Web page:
A lawsuit has been filed against Grand Valley State University in Allendale, Michigan, after officials there threatened students for failing to restrict their free speech to the 0.03 percent of the campus set aside for that constitutional right.
And it was a beach ball that triggered the confrontation.
The case was filed in U.S. District Court in Michigan by officials with Alliance Defending Freedom, who are fighting on behalf of the Turning Point USA chapter at the school, Tim McKeeby and Joe Tucker.
Defendants include the trustees, Victor M. Cardenas, David S. Hooker, John C. Kennedy, Mary L. Kramer, John G. Russell, Megan S. Sall, David L. Way and Kate Pew Wolters, as well as President Thomas J. Hasas, Provost Gaylwe R. Davis and Associate Dean Bob Stoll.
The school declined to comment on the case.
ADF explained the conflict: “University officials told members of the Turning Point USA chapter at the school that they couldn’t talk to other students about the First Amendment and have them write messages on a large beach ball dubbed a ‘free speech ball’ because the members weren’t standing in one of the two zones.”
Then, ADF said, campus police and administrators “told the students they would be arrested for trespassing if they didn’t cease their expressive activities.”
“Public universities, which are supposed to be the ultimate marketplace of ideas, shouldn’t be stifling students on more than 99.97 percent of campus,” ADF Senior Counsel Tyson Langhofer said in a statement.
“The Turning Point USA students have a constitutionally protected freedom to peacefully share their viewpoints with other students, and those students have the freedom to share their viewpoints as well, whether verbally or in writing on a beach ball. The university can’t play ‘keep away’ with the First Amendment.”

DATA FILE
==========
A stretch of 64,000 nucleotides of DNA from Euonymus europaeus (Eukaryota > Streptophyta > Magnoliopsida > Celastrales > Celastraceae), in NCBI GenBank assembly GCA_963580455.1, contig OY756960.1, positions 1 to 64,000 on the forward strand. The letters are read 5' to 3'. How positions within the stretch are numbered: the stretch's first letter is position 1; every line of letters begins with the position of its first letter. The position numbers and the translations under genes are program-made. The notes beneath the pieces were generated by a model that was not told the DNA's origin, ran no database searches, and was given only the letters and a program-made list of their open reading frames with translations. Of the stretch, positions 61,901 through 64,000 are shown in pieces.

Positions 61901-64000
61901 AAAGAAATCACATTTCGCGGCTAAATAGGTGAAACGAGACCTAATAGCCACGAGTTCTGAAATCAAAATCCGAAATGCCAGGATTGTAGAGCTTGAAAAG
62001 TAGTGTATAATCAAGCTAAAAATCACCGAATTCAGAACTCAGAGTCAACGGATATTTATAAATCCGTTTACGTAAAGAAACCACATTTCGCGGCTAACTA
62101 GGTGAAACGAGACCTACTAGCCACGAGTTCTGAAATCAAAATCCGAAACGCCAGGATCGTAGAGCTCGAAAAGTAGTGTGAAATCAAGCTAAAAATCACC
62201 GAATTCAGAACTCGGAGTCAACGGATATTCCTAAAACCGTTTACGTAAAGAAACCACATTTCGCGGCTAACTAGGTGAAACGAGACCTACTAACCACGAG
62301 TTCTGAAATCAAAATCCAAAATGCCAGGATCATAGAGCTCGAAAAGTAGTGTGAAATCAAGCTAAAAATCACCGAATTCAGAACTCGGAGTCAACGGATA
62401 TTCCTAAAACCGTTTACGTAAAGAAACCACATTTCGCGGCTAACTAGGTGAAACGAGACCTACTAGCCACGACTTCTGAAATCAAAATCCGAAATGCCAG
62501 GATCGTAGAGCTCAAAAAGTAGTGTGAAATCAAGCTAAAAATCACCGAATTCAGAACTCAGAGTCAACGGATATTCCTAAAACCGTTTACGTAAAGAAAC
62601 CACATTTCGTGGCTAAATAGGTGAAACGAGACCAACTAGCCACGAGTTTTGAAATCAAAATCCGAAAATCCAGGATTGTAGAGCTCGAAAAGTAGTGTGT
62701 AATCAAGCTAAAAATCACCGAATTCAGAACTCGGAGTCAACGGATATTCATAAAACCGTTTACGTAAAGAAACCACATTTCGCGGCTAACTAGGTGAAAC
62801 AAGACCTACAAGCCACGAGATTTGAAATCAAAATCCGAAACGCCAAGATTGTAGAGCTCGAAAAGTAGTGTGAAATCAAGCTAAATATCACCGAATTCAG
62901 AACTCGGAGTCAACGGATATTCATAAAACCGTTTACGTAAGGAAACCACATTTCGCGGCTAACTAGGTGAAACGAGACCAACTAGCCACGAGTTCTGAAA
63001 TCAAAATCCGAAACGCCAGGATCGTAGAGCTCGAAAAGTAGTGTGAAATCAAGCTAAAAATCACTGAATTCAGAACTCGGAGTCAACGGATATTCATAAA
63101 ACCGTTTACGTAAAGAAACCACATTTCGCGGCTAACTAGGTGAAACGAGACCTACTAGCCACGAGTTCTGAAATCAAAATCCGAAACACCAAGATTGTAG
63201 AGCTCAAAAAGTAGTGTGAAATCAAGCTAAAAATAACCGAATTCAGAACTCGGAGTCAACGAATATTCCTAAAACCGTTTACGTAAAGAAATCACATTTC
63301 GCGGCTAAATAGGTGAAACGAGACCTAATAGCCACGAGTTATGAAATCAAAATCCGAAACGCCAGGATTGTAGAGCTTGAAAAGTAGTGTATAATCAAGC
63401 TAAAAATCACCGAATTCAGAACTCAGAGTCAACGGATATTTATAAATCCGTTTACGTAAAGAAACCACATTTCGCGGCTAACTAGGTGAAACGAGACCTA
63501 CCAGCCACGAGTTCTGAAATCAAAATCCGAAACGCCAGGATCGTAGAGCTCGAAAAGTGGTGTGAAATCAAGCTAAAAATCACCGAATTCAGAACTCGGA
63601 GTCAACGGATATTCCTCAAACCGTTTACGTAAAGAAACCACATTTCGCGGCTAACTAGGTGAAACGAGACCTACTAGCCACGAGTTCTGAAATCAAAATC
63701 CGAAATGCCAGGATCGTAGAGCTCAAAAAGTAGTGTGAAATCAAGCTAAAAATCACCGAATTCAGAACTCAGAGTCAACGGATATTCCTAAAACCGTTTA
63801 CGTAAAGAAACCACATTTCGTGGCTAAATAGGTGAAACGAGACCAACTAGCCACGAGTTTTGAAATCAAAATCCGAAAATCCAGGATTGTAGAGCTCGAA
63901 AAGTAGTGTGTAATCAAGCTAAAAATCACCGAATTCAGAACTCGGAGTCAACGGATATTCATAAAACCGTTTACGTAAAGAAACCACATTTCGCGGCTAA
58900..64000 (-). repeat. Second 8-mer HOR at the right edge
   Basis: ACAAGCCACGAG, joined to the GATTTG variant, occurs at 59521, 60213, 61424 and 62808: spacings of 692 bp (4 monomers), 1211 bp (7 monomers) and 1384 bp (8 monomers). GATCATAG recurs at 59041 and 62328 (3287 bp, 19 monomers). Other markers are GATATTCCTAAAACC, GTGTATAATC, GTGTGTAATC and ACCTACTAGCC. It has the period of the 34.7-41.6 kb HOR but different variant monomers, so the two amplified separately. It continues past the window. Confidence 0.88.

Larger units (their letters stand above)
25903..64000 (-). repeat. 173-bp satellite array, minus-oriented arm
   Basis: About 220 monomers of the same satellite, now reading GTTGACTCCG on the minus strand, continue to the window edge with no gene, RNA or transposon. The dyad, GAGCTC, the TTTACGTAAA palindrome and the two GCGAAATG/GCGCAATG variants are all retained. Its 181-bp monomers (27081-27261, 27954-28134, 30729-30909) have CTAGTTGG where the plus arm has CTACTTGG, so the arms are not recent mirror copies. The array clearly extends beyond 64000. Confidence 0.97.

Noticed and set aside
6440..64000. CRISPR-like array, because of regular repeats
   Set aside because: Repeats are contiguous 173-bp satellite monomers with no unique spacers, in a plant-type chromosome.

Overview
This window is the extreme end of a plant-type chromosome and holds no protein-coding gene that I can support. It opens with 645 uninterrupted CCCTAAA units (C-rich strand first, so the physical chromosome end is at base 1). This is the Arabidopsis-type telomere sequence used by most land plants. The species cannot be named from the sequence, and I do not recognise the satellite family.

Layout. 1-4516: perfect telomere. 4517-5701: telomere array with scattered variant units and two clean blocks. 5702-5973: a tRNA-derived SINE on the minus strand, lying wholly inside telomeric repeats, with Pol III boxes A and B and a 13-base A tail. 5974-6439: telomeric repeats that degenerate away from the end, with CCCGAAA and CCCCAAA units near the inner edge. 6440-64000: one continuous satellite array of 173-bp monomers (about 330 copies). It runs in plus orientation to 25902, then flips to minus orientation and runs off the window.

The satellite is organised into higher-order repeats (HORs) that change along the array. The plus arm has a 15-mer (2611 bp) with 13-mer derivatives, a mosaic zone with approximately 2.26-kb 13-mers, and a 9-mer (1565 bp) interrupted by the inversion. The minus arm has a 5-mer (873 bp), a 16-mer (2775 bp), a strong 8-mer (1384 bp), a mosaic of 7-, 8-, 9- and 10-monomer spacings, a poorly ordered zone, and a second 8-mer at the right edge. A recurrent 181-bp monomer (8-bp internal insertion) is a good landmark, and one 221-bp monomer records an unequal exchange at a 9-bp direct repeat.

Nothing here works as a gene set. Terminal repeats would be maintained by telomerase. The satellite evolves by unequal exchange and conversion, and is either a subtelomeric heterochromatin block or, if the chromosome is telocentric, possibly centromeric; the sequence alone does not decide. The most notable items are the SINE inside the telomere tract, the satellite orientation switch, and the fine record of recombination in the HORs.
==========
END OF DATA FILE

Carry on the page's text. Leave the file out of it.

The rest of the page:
The issue of “free speech zones” has been fought repeatedly. State universities and colleges are held to a separate standard than private universities.
In the Michigan case, ADF said on Oct. 17 club founder Tim McKeeby, member Joe Tucker and two other individuals were in GVSU’s Cook Carillon Tower speech zone, which they had reserved.
They were talking with other students about their freedoms protected by the First Amendment and giving the students the opportunity to write messages on a large beach ball.
Then they “began to walk on sidewalks around campus with the ball and peacefully interact with students.”
“None of the Turning Point USA members were blocking access to buildings or pedestrian traffic.”
While in front of the Student Services Building, they were confronted by administrators and “security,” who told them they were violating campus policy and were “therefore not allowed to conduct expressive activity in this location on campus.”
They could be arrested, the officers told the students.
But then the next month, on Nov. 16, Tucker “observed a large crowd of students holding signs and marching around campus outside of the two small speech zones as they protested the recent election of Donald Trump.”
“The student protestors stood directly outside of the Student Services Building and shouted slogans. The protestors even went inside of the Student Services Building for a period of time.
“Tucker did not observe any GVSU administrator or campus police officer approach the students or order them to stop engaging in their activities as had occurred with the Turning Point USA students,” ADF reported.
The case seeks a court prohibition on enforcement of the speech restrictions and a statement that it violates the U.S. Constitution.
The school’s policies and practices, the case alleges, do not “provide a means for students to speak spontaneously on campus for any purpose.”
“It is GVSU’s policy … that students who engage in expressive activities anywhere on GVSU’s campus outside of the two small speech zones have violated the Code of Student Conduct if a university official asks that the students stop such activity and the students do not comply.”
Security on campus is charged with informing students “they were not allowed to speak with students outside the speech zone.”
But those standards violate the First Amendment’s right to free speech, ban on prior restaint and bans on content and viewpoint discrimination, the case alleges.
“Under the First Amendment’s Free Speech Clause, a prior restraint on citizen expression is presumptively unconstitutional, unless it (1) does not delegate overly broad licensing discretion to a government official, (2) contains only content and viewpoint neutral reasonable time, place, and manner restrictions, (3) is narrowly tailored to serve a significant governmental interest, and (4) leaves open ample alternative means for communication,” the case explains.
The 14th Amendment also is implicated since the school treated the anti-Trump demonstrators differently, the case notes.